From poverty to success, Dr Kesha Christie shares her story
Dr Kesha Christie describes herself as a poor country girl. From humble beginnings in Stony Hill, St Andrew, she reflects on her early life as a testament to her unwavering determination.
“At a young age, I had that drive to succeed because I didn’t have it,” she explained. ‘It’ being the financial means to leisurely enjoy her childhood.
In pursuit of a brighter future for her two daughters, Christie’s mother migrated to the United States, where she sent the money she earned to her sister, who took on the responsibility of caring for the girls.
Recalling life without her mother present, she said: “I used to walk the streets and beg to go school. Coming from dirt poor, one of the things I always said is that, ‘I’m gonna make education make that difference.’ So my sister and I would trod the roads to try and get lunch money to go to school because my mother would have been sending funds to my aunts and uncle in Jamaica but we weren’t getting the benefits of that.”
Ever the hustler, Christie was able to send herself to The Queen’s School before getting her first job as a typist at the age of 17 years old.
“I got a typist job and I decided that I [was] really going to make something of myself. I have to push. So I sent myself through school, started out with doing some certificate courses to ensure that I got a better job, then I started my whole accounting career.”
Surprisingly, Christie revealed that beauty was her first love, “In high school I was both doing the sciences and the business subjects but ideally my passion was beauty and cosmetology but my mother say to me ‘weh you a go with that?’ Because in her days, those persons that did beauty were the ones that didn’t excel academically.”
Bowing to her mother’s pressure, she refocused herself on a path that would yield financial reward and elevate her from a poverty-stricken life.
Relentless in her pursuits, Christie became a fully chartered accountant at the age of 27.
However, by 2009, despite achieving financial stability, this early success was not enough for the aspiring business mogul.
“I tried corporate and decided that the drive to do my own thing was just outweighing that,” she explained. “I decided that why not do my own business. I took the risk and would have gone from corporate Jamaica to starting my own business. At that time though, it was not KCLH. I started out humbly with trading as our sole proprietorship where I just had a client that I sucked up to to ensure that everything for them was proper,” she revealed.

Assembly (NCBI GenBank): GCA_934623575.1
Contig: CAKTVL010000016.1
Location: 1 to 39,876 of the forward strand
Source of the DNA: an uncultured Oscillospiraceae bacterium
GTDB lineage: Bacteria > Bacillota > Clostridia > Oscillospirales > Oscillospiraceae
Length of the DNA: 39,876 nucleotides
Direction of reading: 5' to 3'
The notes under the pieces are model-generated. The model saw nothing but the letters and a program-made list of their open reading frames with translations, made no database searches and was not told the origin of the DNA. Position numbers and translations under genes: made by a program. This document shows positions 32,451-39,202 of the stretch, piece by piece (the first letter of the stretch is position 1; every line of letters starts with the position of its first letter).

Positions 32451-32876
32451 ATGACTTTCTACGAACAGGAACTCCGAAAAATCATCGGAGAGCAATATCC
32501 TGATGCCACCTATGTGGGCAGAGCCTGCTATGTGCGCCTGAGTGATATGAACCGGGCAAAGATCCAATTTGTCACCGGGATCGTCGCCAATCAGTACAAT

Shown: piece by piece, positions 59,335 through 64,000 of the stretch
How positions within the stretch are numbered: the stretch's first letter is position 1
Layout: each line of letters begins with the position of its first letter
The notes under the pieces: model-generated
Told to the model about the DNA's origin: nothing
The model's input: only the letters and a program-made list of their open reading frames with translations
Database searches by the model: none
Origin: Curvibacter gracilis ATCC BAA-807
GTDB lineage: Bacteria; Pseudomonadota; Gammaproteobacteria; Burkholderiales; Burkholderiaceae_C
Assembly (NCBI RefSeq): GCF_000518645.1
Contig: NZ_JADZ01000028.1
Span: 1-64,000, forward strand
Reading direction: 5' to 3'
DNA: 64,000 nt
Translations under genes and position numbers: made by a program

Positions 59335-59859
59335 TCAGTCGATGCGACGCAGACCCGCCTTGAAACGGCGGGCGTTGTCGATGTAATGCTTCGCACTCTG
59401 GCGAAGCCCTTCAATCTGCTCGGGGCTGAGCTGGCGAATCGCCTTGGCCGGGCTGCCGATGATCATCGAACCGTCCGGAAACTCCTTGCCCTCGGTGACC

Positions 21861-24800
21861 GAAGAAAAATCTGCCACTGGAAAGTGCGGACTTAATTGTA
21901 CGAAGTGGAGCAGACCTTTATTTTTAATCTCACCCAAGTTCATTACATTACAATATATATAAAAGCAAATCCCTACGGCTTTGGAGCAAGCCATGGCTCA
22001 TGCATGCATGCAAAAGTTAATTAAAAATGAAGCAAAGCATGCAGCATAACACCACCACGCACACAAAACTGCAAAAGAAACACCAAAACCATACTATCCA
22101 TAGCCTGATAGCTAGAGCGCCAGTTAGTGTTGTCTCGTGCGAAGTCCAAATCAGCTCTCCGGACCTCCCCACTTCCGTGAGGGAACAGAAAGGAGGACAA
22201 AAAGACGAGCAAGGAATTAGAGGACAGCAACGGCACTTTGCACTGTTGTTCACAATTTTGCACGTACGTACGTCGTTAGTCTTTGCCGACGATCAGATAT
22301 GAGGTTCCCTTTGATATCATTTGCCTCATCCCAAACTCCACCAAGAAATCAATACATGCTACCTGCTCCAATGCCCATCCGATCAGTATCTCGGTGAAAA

Giggling at the memory of her never-ending days and the many hats she used to wear, Christie explained that at the time she did not even have an office space for herself.
“Through it all, God was always there in the mix and I believe that He held my hand through this hardship. Moving from her single client, to three, to six,” she continued, “I was learning the different business support. I am an accountant, so I would have started with the core of the accounting services and the related fields like taxation and auditing because that was my core and my comfort. Then I realised based on the needs of the client, hey, mi half go open bank accounts on their behalf. So I was forging these relationships with banks and all that. At that point, I was everything: bearer, cleaner, every single thing.”
Progressing steadily, Christie pursued her master’s degree at Florida International University. Taking things a step further, she established KCLH Full Business Solutions, emphasising her commitment to providing solutions for people.
With her client base expanding from six to 45, Christie’s staff experienced a 200 percent growth, increasing from one employee to two.
Since that launch in 2015, Christie has been instrumental in building the financial backbone of several ventures across the island.
“What KCLH 2.0 is, is just a higher level of what the poor Kesha would have been doing but showcasing the advantages that persons can get. Because let’s face it, persons are too busy to have that proper support. So, what we provide is that focus on your core business and everything related to business, be it legal, payroll, forensic audit, corporate secretarial, business development, you want to get an EC licence, you want coaching, everything we do it. So I said God, this must have been from you when at that time we thought of a full business because once you think business, KCLH can do it,” she explained.
Comfortably embracing the full-service business model, in 2019, Christie sought further self-improvement by pursuing a doctoral degree in taxation, inspired by her role model, Ethyln Norton-Coke.
These days, Christie spends her off time pursuing her other hidden talents like storytelling, motivational speaking and hosting a business education series on Bridge 99fm.
Looking back at her life, Christie says it was poverty that was her biggest motivation.
“It is my humble beginnings and my poverty that make me motivate persons to tell them seh one, there is no dependency on a male species, because I made sure that I didn’t have anybody to come back and seh, ‘I need to take back a book’, it was all me, God and the hard work.”
With no plans to slow down, she aims to mentor young women from her alma mater, The Queen’s School, while she gathers her thoughts for her autobiography.